Baten Kaitos
Reviewed: 09/15/2004


Namco has been known for making rather interesting RPGs. The Tales series (Tales of Destiny, Symphonia, etc.), the Xenosaga games, and now, Baten Kaitos: Eternal Wings and the Lost Ocean (Wow, is that a long title or what?).

You take the role of Kalas, a cocky young man with a tragic past and the rather unfortunate defect of having been born with only one wing, in a world full of floating islands. This is an abnormal defect to have, because most people have two wings. Kalas is accompanied by a being known as a “Guardian Spirit” which grants its partner various powers. The story revolves around mysterious and powerful objects known as “End Magnus,” which have the power to revive an ancient god of destruction and bring about utter annihilation of all things pink and squishy. So what’s a guy to do? Round up a bunch of companions and go stop it! With… Cards?

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They’re not that scary…

Yes. Baten Kaitos uses cards in the battle system. This, however, is by no means a bad thing. Battles are easy enough to avoid if it’s necessary, with enemies appearing on screen, but once you do get into a battle, you’re stuck taking them down with small rectangular pieces of cardboard. Players will stock their deck with “Magnus” which can contain the essence of essentially anything in one handy, easy-to-carry card. Weapons, armor, food–it’s all here. Different cards have different strengths, so you’ll want to stock your deck with strong cards (obviously). Most cards also have one of six different elemental attributes, allowing one to exploit an enemy’s weakness fairly effectively. One thing to watch out for though is that pairing a card with its opposing element will nullify both card’s effectiveness, so watch out. Every card also possesses from 1 to 4 Spirit Numbers, ranging from 1 to 9, allowing for pairs and straights which increases the cards’ power if used correctly. This works for attack cards, defense cards, and healing cards. Another thing to be wary of is that quite a number of cards can change over time, changing its type and effects. For example, a bamboo shoot will heal HP, but given enough time, will grow into young bamboo, which can be used as a weapon, and eventually into a fishing pole, which can also be used as a weapon. Ice will melt, food will rot, and so on. So it’s important to keep track of what cards you have in your deck, how long you’ve had them, and what they’ll turn into if they age long enough.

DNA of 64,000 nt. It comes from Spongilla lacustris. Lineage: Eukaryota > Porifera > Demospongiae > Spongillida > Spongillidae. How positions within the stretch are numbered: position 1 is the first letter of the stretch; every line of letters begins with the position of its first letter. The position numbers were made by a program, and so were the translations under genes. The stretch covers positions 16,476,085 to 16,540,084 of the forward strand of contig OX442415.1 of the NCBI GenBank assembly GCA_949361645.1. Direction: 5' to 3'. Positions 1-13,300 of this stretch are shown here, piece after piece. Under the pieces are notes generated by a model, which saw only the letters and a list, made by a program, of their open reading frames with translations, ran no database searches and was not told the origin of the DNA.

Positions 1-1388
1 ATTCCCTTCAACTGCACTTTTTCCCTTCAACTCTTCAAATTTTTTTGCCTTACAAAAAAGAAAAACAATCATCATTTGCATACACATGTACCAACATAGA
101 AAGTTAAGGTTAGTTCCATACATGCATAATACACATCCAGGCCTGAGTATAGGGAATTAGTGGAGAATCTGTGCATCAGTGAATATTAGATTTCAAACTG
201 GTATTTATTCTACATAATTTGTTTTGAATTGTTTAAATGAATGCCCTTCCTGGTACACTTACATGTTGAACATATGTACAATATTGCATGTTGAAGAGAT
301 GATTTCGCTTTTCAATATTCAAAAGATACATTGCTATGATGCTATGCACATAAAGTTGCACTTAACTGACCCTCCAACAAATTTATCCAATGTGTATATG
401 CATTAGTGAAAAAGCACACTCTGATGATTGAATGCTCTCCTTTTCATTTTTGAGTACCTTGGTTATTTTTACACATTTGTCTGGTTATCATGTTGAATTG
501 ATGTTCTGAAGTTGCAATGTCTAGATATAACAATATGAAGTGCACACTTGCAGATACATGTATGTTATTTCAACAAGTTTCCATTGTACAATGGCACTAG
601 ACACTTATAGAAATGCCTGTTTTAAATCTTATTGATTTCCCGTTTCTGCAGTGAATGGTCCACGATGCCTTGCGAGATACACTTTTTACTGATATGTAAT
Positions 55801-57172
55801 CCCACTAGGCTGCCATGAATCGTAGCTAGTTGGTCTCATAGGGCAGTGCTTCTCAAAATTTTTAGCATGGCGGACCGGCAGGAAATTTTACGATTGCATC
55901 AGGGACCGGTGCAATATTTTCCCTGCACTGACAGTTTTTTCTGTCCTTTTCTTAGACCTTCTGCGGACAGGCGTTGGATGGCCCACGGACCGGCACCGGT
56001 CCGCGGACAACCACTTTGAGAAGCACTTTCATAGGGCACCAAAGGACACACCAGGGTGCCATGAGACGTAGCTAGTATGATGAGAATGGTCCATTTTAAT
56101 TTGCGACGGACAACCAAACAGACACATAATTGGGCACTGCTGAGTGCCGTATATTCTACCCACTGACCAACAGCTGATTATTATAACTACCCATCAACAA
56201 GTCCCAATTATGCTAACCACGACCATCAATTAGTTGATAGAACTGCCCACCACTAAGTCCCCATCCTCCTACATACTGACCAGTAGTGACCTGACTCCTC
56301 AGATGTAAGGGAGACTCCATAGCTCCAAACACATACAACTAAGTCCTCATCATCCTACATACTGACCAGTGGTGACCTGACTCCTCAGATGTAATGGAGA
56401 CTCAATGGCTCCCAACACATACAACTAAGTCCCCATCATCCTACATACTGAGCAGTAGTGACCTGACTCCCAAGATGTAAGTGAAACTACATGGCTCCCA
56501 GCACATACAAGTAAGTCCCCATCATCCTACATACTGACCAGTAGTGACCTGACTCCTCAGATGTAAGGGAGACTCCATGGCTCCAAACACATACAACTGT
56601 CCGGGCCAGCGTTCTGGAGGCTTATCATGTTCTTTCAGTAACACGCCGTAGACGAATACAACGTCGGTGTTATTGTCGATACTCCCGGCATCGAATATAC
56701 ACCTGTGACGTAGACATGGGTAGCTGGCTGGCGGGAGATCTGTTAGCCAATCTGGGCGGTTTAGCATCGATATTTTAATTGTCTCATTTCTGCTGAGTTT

Leveling up works slightly differently in Baten Kaitos as well. Instead of automatically leveling up once the required EXP total has been reached, players must make a visit to a mysterious church located in the deep nether regions of the outer dimensions, with convenient entrances located at any handy giant blue-green save flower. Visiting the church will allow you to level up your characters (with obvious benefits) and gaining a class level, which requires special items for each character but allows for increased deck and hand size.

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Who would let a flower this big grow inside?

Visually, this game suffers from what I like to call, “WTF Syndrome.” The graphics themselves are phenomenal, but some characters (especially the shop owners *shudder*) look a bit…creepy. The backgrounds and monsters are awesome though. Audio-wise… Well, before you even start playing the game, make sure that the voice acting is turned off. The music is very well done, and Motoi Sakuraba is continuing to show his musical genius, but the voice acting is off in a different dimension somewhere. I’m almost positive some of these “actors” were pulled off the street and offered $50 to say a few lines into a microphone. Pertaining to the score I gave the sound/music below, bump it up three points if you decide to shut off the voice acting. Believe me, it makes the game a lot better.

Overall, Baten Kaitos: Eternal Wings and the Lost Ocean (title… too… long…) is an enjoyable RPG that features a deep card-based battle system, beautiful backgrounds, crappy voice acting, awesome music, and a rather stereotypical plot. Fans of RPGs that also happen to own GameCubes might be well advised to pick up this title, if the card system doesn’t scare you away.

-Quinton Alexander

Score Breakdown
Very Good
Out of 10
See our Review Criteria
Gameplay Very Good
Story Below Average
Graphics Great
Sound/Music Good
Replay Value Below Average
The Verdict: 7